Amadou Diallo wasn't a threat 
Amadou Diallo didn't hurt anyone 
Amadou Diallo was a target. 
He was shot dead for no good reason 
In the vestibule of his home 

 

Amadou Diallo lived in the Bronks 
Where he was shot dead by four cops 
When he reached into his wallet 
To pull out his wallet 
Let me tell you about one of those cops 
  
His name is Kenneth Boss and he's killed before. 
I'm concerned he's going to do it again. 
Unless we take away his badge and his weapon. 
It's a license to kill unarmed black men. 

They were undercover and wearing bulletproogf vests 
"I was wearing blue jeans," one of them said under oath. 
But still they acted like he was the threat. 
And they pumped his body full of lead. 

They didn't shoot him once, 
They didn't shoot him twice, 
They shot him 41 times, 
They weren't content just to tke his life. 
It wasn't self defense it was homicide. 
  
Amadou Diallo didn't have a gun, 
Amadou Diallo wasn't a threat, 
Amadou Diallo didn't hurt anyone, 
Amadou Diallo hasn't had justice yet. 

After they killed him they shook down his roommate 
We're they trying to find out who his enemies were 
Were they trying to pin it on somebody else 
Were they trying to get away with murder. 
© Greg Spence Wolf 08/30/2020 
 

Unequal Access to Education in the USA 

School Law Research Paper 

Greg Spence Wolf 

Unequal Access to Education in the USA 

August 26, 2017 

City University -Tacoma 

Alt Routes to Certification 

EDU 321 School Law for Teachers 

Professor Thom Dramer 

Abstract 

Unequal Access to Education in the United States of America 

Article 1, Section 8 of the Constitution grants Congress the power to collect taxes provide for the general Welfare of the United States. 

Therefore funding education through taxes is constitutional. 

Amendment 14, Article 1 of the US constitution states, “nor shall any state deprive any person of life, liberty, or property, without due process of law; nor deny to any person within its jurisdiction the equal protection of the laws.” 

Therefore denying equal access to education is unconstitutional. 

Not all Americans have enjoyed equal protection under the law or equal access to education. This paper focuses on two cases that set major precedents that influenced the law and future court decisions for decades. One ruling Plessy vs Ferguson denied equality to African-Americans and set a precedent that discrimination was allowed by law. 

The later decision, Brown v. The Board of Education of Topeka Kansas reversed this flawed decision previous case and established the precedent that discrimination is not legal in the USA. 

“Segregated public schools are not equal and cannot be made equal.”1 was the opinion of the Supreme court on May 17, 1954 when they decided unanimously on Brown vs The Board of Education of Topeka, Kansas to forbid school segregation in the United States. 

This case came from five groups of plaintiffs from the States of Kansas, South Carolina, Virginia, Delaware and the District of Columbia. They were represented by the NAACP's Legal Defense Fund. 2(http://www.naacpldf.org/case/brown-v-board-education). 

In the ruling Chief Justice Earl Warren pointed out that: “Education is perhaps the most important function of state and local governments.” It is a principal instrument in awakening the child to cultural values, in preparing him for later professional training, and in helping him to adjust normally to his environment.”3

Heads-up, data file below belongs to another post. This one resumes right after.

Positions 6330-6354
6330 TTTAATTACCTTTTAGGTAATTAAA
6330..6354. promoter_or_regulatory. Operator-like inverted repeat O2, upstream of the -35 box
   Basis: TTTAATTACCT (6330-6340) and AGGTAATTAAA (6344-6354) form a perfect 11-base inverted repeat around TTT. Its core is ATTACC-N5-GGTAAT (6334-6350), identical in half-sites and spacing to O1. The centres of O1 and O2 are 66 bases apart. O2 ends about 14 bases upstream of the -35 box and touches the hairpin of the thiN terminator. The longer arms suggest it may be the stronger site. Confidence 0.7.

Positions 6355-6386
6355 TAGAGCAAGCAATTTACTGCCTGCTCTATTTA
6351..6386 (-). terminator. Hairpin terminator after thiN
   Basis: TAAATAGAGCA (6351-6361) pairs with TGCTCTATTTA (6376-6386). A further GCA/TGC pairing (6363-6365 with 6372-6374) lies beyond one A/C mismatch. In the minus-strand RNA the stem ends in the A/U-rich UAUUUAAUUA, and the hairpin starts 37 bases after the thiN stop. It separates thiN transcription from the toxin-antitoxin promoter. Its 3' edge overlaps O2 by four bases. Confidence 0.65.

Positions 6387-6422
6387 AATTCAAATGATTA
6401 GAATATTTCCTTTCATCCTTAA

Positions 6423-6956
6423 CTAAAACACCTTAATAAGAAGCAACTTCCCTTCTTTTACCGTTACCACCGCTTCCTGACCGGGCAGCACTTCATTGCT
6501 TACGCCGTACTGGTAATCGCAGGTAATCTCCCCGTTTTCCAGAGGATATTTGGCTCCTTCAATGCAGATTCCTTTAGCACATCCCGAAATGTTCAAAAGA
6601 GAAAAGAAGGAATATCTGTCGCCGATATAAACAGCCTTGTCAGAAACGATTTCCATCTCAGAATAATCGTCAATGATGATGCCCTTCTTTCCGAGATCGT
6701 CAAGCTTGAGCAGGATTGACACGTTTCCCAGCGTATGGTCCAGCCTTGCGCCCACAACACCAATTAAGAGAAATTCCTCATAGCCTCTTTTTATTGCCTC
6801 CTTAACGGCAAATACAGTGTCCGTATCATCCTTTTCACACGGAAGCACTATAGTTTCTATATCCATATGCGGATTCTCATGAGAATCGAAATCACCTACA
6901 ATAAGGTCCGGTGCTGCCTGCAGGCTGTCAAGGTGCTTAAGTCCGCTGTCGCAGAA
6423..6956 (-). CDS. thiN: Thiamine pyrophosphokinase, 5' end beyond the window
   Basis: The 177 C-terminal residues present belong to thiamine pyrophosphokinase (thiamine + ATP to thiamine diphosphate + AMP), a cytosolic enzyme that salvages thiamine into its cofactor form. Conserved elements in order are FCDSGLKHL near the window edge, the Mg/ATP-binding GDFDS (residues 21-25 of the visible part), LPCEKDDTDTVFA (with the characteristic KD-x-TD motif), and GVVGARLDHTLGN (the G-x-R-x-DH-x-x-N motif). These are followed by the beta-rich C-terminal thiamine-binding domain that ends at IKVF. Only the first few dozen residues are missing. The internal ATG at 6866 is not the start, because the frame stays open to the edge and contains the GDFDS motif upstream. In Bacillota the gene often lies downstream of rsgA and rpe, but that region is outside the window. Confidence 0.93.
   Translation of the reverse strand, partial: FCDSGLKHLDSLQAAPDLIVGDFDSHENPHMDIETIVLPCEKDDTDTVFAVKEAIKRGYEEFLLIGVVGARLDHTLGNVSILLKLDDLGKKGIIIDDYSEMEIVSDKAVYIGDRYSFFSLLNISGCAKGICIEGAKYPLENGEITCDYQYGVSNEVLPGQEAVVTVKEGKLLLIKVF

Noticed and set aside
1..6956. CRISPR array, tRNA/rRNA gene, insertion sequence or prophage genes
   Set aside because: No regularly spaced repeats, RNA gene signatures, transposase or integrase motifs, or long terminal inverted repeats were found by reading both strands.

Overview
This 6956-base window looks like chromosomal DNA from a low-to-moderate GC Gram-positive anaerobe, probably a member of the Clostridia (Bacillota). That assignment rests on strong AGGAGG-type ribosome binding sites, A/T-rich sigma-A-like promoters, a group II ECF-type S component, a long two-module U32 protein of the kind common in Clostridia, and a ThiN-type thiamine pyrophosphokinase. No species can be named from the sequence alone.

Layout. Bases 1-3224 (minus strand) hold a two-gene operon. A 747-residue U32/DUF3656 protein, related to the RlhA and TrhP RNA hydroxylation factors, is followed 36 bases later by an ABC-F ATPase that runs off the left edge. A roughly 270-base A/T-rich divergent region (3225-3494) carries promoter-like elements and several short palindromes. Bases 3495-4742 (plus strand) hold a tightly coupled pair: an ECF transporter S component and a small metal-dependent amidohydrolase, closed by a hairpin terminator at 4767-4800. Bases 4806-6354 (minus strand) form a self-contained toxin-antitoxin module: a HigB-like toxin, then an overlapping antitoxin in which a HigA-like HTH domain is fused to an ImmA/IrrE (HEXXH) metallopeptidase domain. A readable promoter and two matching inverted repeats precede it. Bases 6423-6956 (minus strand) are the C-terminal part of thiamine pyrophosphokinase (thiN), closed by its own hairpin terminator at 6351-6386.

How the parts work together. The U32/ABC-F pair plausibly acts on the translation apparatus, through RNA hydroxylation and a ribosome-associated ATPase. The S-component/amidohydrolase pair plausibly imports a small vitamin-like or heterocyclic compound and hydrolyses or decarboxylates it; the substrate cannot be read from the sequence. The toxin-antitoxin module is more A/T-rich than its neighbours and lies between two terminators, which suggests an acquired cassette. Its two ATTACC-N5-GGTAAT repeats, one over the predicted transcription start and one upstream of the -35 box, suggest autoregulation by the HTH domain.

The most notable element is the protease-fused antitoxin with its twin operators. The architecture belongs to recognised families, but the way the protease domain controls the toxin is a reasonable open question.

In the court's opinion “Such an opportunity, where the state has undertaken 

to provide it, is a right which must be made available to all on equal terms.” 

He concluded with a question: 

“Does segregation of children in public schools solely on the basis of race, even though the physical facilities and other "tangible" factors may be equal, deprive the children of the minority group of equal educational opportunities?” 

And an answer: 

“We believe that it does.”4 

Summary of the five cases: 

Brown v. Board of Education: 

“The plaintiffs were Negro children of elementary school age residing in Topeka. They brought this action,” because “of a Kansas statute which,” permitted “cities of more than 15,000 population to maintain separate school facilities for negro and white students.” 5. So, “The Topeka Board of Education elected to establish segregated elementary schools. The three-judge District Court, convened” and 6(28 U.S.C. §§ 2281 and 2284), 

found that segregation in public education has a detrimental effect upon Negro children, but denied relief on the ground that the Negro and white schools were substantially equal with respect to buildings, transportation, curricula, and educational qualifications of teachers.”7 

Briggs v. Elliott: 

The plaintiffs were Negro children of both elementary and high school age. The United States District Court for the Eastern District of South Carolina found that the Negro schools were inferior to the white schools, and ordered the defendants to begin immediately to equalize the facilities. But the court sustained the validity of the contested provisions and denied the plaintiffs admission to the white schools during the equalization program. 8. This Court vacated the District Court's judgment and remanded the case for the purpose of obtaining the court's views on a report filed by the defendants concerning the progress made in the equalization program.” 9 

Davis v. County School Board: 

“The plaintiffs were Negro children of high school age residing in Prince Edward County. They brought this action” because, “of provisions in the state constitution and statutory code which require the segregation of Negroes and whites in public schools. The three-judge District Court, convene,d” an, “denied the requested relief. The court found the Negro school inferior in physical plant, curricula, and transportation, and ordered the defendants forthwith to provide substantially equal curricula and transportation and to proceed with all reasonable diligence and dispatch to remove the inequality in physical plant. But, as in the South Carolina case, the court sustained the validity of the contested provisions and denied the plaintiffs admission to the white schools during the equalization program.10 10(103 F.Supp. 337.)